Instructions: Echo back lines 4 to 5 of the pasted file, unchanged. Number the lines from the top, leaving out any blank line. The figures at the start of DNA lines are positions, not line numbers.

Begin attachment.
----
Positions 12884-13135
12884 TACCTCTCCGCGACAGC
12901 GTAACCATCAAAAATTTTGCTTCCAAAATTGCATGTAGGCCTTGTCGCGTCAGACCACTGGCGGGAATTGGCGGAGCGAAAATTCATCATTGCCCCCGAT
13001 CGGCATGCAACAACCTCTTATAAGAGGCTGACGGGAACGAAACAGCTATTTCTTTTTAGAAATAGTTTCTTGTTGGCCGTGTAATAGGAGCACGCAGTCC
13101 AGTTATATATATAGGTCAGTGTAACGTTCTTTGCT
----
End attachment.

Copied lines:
13001 CGGCATGCAACAACCTCTTATAAGAGGCTGACGGGAACGAAACAGCTATTTCTTTTTAGAAATAGTTTCTTGTTGGCCGTGTAATAGGAGCACGCAGTCC
13101 AGTTATATATATAGGTCAGTGTAACGTTCTTTGCT